The Jammu and Kashmir government's social media gag order on its employees has sparked hilarious responses, including from 2009 IAS topper Shah Faesal, a frequent Facebook user known for airing his views on hotly-contested issues in the media.
Faesal, who updates his Facebook page with at least one post a day, reacted rather cheekily and vowed to speak in "coded" language now.
"From today, I will update in a coded language. Heard it that using Facebook will earn government employees 'tal-paet shalakh' (foot whipping)," Faesal wrote, triggering a barrage of funny and sarcastic reactions from his followers, including some in-service and retired people.
The government on Tuesday amended the conduct rules for employees and barred them from airing political views on personal social media accounts.
"They shall also not use their personal social media accounts for any political activity or endorse the posts or tweets or blogs of any political figure," the new rule states.
"The employees shall also not use their accounts in a manner that could reasonably be construed to imply that the government endorses or sanctions their personal activities in any manner whatsoever."
Shahzada Bilal, a senior government officer, warned Faesal and other employees that their noses will be chopped if they communicate "their conscience and mind" on social media.
"Khabar dhar hoshiyar:- Credible opinion has been invalidated. From today, if anyone writes a Facebook post as per their conscience and mind, their noses will be chopped off."
Bilal said a new syllabus has been issued for Facebook users in Kashmir which includes some Kashmiri nursery rhymes and cradle songs.
"Loktay moktay tarko, aechh watan mandh chhhan chhukhow; Bishte bishte brario khotkho wan, hukus bukus teli wan chhe kus," said Bilal, mentioning some Kashmiri cradle songs.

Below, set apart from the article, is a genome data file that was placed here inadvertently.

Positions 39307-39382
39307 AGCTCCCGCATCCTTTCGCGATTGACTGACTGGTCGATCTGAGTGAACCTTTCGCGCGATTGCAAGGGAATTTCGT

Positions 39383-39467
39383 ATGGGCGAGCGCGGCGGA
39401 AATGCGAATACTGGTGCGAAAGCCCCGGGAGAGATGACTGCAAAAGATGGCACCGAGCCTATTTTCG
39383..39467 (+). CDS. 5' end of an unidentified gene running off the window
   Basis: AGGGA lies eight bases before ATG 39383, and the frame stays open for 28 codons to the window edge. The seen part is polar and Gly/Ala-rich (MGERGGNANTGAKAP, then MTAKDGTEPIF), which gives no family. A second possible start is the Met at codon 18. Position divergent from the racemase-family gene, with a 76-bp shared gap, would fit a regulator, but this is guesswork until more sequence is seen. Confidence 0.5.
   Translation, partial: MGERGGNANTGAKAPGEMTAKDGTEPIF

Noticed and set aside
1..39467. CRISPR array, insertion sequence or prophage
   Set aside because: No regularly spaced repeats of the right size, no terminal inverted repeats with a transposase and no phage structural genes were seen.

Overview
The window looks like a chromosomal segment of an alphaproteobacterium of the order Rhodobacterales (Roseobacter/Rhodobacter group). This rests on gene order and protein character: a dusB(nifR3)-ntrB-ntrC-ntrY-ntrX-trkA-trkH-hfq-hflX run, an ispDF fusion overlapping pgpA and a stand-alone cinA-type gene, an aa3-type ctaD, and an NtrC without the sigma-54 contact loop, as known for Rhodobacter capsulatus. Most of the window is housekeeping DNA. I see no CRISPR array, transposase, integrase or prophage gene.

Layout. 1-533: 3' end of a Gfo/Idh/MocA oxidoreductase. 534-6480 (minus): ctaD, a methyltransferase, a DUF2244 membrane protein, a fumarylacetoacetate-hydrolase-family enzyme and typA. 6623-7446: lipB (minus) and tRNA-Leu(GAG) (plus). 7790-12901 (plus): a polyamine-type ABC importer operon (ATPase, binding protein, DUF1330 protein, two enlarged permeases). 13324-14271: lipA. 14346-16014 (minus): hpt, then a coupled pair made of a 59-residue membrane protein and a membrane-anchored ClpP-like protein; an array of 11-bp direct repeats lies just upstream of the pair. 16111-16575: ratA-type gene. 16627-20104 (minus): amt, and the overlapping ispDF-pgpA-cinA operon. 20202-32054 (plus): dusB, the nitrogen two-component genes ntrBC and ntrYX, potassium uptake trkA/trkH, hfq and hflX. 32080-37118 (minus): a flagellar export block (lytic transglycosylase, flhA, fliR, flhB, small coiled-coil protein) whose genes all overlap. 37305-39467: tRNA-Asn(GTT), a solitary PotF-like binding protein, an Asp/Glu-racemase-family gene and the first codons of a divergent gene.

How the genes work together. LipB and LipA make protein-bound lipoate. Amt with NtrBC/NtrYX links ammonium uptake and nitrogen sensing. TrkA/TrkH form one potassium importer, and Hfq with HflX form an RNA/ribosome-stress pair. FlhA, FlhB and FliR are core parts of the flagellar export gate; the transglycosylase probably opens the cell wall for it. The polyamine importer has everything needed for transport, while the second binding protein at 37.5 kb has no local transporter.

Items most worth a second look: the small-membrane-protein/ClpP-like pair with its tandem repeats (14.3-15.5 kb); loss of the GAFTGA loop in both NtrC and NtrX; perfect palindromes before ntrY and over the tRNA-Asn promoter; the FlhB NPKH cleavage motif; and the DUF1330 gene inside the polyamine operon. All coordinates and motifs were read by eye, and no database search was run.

Asked by non Kashmiris to translate his post written in Kashmiri, Bilal said the order meant that employees now don't need to "think and write beyond twinkle twinkle little star".
Hawa Bashir, an ex principal of a government college, was thankful because the order didn't apply to retired employees.
Faesal jokingly wrote back: "It is for pensioners also!"
Altaf Wani, an employee at a Srinagar hospital, bade adieu to his Facebook followers with a last "salaam". "Hukm e hakim marg e mufajat," Wani wrote, likening government decrees to sudden deaths.
Well-known woman poet Naseem Shafaie wrote a one-word response "shoobekh" (serves them well).
Faesal warned her, again jokingly, that another circular was coming to gag poets.
Shafaie's wit didn't fail her. "We are no lesser. We will conduct poetic sessions only after studying relevant SROs (Statutory Rules and Orders). We can also cry like rudali," she said, referring to hired mourners or "female weepers".
The celebrated IAS topper on a serious note and jokes apart wrote in another post that "government employees must observe a certain code of conduct while using social media".
"I mean good behaviour, nothing more. I have seen some teachers hurling invective, doctors abusing with freedom, officers getting into unsavoury arguments and engineers sharing indecent content much to everyone's embarassment. That is not acceptable. Even criticism has to be worded politely."